The University of Kentucky College of Agriculture, Food and Environment’s Equine Programs held its second annual Equine Week of Service Oct. 4-9.
Students in the equine leadership program called Wildcat Wranglers created and implemented the Week of Service to give students a chance to give back to the equine industry, an especially important need during the isolation of the pandemic. The Wranglers coordinated volunteers and promoted the service event via social media.
“We had an amazing turnout during the week, with more than 250 shifts being filled and just over 500 hours of time given,” said Nick D’Amore, a senior equine major and Wildcat Wrangler who headed up the group’s volunteer and outreach committee. “We couldn’t be happier, given the success of the event last year, to be able to follow that up and be just as well received this year. It was very rewarding for everyone involved.”
The Week of Service helped seven Lexington-area equine organizations, including the African Cemetery No. 2, Kentucky Riding for Hope, Kentucky Equine Adoption Center, Kentucky Horse Park and Mounted Police, Old Friends and Our Mims Retirement Haven.
“My favorite part about the UK Equine Week of Service is seeing how the community comes together. Students, alumni, faculty and staff, and anyone else who participates, has an opportunity to work alongside each other to help create a lasting impact on the organizations,” said Margaret Babiarz, an equine senior and head of the marketing and communications group for the week. “Planning the UK Equine Week of Service allowed me to build upon invaluable skills like networking, leadership and communication.”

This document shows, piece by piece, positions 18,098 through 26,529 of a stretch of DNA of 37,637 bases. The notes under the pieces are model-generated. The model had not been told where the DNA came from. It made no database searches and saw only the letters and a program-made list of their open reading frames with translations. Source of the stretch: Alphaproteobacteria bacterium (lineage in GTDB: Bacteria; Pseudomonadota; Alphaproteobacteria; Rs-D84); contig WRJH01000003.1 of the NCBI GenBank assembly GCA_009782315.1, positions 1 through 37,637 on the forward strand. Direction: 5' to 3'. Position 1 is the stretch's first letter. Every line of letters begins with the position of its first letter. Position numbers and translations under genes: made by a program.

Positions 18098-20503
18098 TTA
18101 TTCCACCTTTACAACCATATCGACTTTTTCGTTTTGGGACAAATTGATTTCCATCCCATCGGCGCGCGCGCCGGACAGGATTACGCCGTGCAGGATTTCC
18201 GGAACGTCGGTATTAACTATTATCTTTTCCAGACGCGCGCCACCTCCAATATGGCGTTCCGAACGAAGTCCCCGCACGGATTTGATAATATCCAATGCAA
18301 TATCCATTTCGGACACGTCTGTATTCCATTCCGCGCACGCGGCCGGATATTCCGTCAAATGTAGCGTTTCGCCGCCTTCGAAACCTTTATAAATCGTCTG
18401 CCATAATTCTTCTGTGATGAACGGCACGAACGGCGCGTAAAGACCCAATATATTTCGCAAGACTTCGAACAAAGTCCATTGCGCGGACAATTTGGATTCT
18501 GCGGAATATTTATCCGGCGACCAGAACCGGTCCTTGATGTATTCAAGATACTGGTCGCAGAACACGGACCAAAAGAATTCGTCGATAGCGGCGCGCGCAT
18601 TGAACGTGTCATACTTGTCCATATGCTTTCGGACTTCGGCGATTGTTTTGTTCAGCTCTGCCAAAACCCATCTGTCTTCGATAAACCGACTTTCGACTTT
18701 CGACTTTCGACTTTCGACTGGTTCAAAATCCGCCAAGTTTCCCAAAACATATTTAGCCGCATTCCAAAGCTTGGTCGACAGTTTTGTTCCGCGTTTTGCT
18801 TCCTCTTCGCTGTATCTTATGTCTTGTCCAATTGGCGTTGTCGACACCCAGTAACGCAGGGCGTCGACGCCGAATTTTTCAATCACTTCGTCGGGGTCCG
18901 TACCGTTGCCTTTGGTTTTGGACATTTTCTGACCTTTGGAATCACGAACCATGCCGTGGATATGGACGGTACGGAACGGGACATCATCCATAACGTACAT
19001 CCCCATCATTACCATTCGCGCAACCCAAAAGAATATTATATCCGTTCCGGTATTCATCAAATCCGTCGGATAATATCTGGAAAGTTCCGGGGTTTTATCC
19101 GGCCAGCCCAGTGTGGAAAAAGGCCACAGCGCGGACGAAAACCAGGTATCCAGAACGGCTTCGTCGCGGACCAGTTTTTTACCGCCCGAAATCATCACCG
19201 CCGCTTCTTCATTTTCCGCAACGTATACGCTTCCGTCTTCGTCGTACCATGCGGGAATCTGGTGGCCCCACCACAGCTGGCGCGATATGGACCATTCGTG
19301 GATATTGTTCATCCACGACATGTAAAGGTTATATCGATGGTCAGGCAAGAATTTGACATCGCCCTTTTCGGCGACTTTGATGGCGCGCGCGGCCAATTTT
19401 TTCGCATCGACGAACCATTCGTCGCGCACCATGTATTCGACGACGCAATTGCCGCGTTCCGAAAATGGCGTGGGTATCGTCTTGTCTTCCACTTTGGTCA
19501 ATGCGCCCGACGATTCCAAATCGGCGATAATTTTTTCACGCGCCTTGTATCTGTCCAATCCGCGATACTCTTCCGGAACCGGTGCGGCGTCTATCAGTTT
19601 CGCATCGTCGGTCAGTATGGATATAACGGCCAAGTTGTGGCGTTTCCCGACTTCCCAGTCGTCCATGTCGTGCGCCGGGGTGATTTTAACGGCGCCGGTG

According to Kristen Wilson, academic coordinator in UK Ag Equine Programs and advisor of the Wildcat Wranglers, the event was successful and hopefully helped equine organizations in their day-to-day functions.
“The UK Equine Week of Service is a great opportunity for our students, faculty, staff and alumni to come together to give back to the local equine industry, and to get away from the classroom and network.”
James MacLeod, director of UK Ag Equine Programs, echoed her sentiments, adding that he is glad it has become an annual tradition.
“We can all be proud of everything the students have accomplished. The broad participation and enthusiasm are wonderful, with both the host organizations and the volunteers living the commitment to be the change you wish to see in the world,” MacLeod said.
“The leadership role that the Wildcat Wrangler equine ambassador team takes on to plan, coordinate and implement this event is impressive, teaching them many skills that will help them into their future career goals,” Wilson said.
This event was also supported by local industry organizations, including Central Equipment for their sponsorship of the bulb planting project at African Cemetery No. 2. Through their generosity, the project was able to plant different flowering bulbs highlighting and memorializing the equine industry horsemen buried there. Each type of bulb planted will correspond to the various equine occupations represented in the cemetery.
To see recaps from the week, visit UK Ag Equine Programs’ Instagram or Facebook pages or learn more at https://equine.ca.uky.edu/.
Writer: Holly Wiemers, firstname.lastname@example.org
Photo available on request
Photo Caption: Wildcat Wranglers and UK equine science and management majors Charles Churchill, a senior, and Olivia Bryant, a junior, were among the group of students that helped plant bulbs at African Cemetery No. 2 as part of the Equine Week of Service. Photo courtesy of the Wildcat Wranglers.
UK College of Agriculture, Food and Environment, through its land-grant mission, reaches across the commonwealth with teaching, research and extension to enhance the lives of Kentuckians.
Contact: Kristen Wilson, email@example.com